Fields of Gold
Terell Stafford often registers below the radar when people think of today's leading jazz trumpeters. Maybe it's because he's known mostly as an educator or sideman than a solo artist, but whatever the case may be, it's a misfortune, because Stafford possesses a vibrant command of the instrument. Steeped heavily in the hard-bop tradition, Stafford has a crackling tone and impeccable rhythmic timing that recalls '60s-era Freddie Hubbard. And as evident from his latest album, Fields of Gold, you can add remarkable composer and skillful bandleader to that list as well.
With Antonio Hart's edgy alto sharing the front line with Stafford and drummer Rodney Green steering the quintet with fierce velocity, the ensemble ignites a sparkling flair similair to Bobby Watson and Victor Lewis' Horizons. The record even opens with Lewis' blistering "Hey, It's Me You're Talking To," which was a staple for that band. Here, the rhythm section of Green, bassist Kiyoshi Kitagawa and pianist Bill Cunliffe catapults both Stafford and Hart's fiery solos into the stratosphere. An equal infectious vibe is created on Hart's spry, Latin-tinged "Flashdance."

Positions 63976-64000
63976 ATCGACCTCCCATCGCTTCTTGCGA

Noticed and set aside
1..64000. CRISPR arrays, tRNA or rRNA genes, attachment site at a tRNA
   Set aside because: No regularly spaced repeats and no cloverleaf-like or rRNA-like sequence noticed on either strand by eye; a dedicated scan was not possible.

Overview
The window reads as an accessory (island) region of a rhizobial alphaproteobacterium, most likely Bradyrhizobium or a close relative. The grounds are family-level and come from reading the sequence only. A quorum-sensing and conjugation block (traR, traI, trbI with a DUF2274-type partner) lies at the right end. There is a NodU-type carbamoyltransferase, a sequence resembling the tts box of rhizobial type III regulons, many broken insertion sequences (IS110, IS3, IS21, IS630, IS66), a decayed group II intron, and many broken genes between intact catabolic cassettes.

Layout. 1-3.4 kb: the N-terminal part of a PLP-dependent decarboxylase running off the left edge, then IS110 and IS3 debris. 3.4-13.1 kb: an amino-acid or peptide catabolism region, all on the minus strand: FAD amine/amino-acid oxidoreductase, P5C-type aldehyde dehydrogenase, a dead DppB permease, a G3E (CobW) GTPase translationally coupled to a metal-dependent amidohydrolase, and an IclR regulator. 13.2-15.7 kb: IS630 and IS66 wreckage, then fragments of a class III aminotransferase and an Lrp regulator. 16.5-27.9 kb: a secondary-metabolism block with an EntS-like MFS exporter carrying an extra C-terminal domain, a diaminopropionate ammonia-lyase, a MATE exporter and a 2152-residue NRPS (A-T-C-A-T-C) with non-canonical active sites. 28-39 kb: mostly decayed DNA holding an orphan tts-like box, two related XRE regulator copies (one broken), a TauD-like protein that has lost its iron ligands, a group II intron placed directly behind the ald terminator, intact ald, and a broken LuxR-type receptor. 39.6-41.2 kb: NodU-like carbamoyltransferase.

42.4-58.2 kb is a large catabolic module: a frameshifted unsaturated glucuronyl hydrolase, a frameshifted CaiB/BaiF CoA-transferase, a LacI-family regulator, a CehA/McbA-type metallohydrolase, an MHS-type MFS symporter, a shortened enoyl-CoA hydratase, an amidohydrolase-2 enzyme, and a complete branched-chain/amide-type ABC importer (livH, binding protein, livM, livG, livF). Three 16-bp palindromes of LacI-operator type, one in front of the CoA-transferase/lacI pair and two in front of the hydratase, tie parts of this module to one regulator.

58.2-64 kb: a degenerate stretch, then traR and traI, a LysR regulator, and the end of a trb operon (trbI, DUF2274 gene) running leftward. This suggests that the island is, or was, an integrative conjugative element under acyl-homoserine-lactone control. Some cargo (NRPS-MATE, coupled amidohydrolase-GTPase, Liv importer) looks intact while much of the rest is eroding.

Horizons, however, isn't the only guidepost for this ensemble: Stafford's tenure with the legendary organist Shirley Scott is well-illustrated in several compositions. On songs like Stafford's "Ms. Shirley Scott" and a delightful waltz-treatment of the traditional inspirational chestnut "His Eye Is on the Sparrow," Cunliffe switches from piano to organ and imbues the proceedings with an effervescent yet bluesy ethos. While it's clear from Stafford's authoritative tone and hot-blooded solos that he's the leader of this date, he shows tremendous confidence and wisdom to give his fellow bandmates plenty of room to shine both instrumentally and compositionally, which makes this sleeper a golden find indeed.